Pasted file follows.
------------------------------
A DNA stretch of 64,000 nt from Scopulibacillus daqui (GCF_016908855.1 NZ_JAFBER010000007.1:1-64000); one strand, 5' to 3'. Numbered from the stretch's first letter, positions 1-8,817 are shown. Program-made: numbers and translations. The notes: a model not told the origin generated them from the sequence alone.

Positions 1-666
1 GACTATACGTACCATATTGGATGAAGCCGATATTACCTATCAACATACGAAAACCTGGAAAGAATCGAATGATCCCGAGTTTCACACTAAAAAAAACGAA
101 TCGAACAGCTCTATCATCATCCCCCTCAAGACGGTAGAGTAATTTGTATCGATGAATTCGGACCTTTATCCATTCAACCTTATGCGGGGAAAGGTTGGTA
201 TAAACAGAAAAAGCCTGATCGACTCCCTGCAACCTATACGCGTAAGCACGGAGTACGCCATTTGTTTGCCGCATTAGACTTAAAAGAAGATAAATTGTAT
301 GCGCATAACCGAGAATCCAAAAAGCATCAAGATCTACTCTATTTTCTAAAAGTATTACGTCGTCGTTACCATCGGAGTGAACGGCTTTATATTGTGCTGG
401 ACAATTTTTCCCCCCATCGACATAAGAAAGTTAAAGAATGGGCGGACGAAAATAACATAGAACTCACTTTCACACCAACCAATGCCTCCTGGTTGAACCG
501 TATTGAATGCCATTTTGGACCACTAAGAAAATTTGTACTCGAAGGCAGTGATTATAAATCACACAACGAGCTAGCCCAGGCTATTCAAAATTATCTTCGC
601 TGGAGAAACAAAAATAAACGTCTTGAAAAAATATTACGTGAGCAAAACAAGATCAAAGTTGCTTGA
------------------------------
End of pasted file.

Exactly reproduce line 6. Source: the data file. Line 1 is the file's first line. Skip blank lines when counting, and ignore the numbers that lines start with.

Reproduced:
301 GCGCATAACCGAGAATCCAAAAAGCATCAAGATCTACTCTATTTTCTAAAAGTATTACGTCGTCGTTACCATCGGAGTGAACGGCTTTATATTGTGCTGG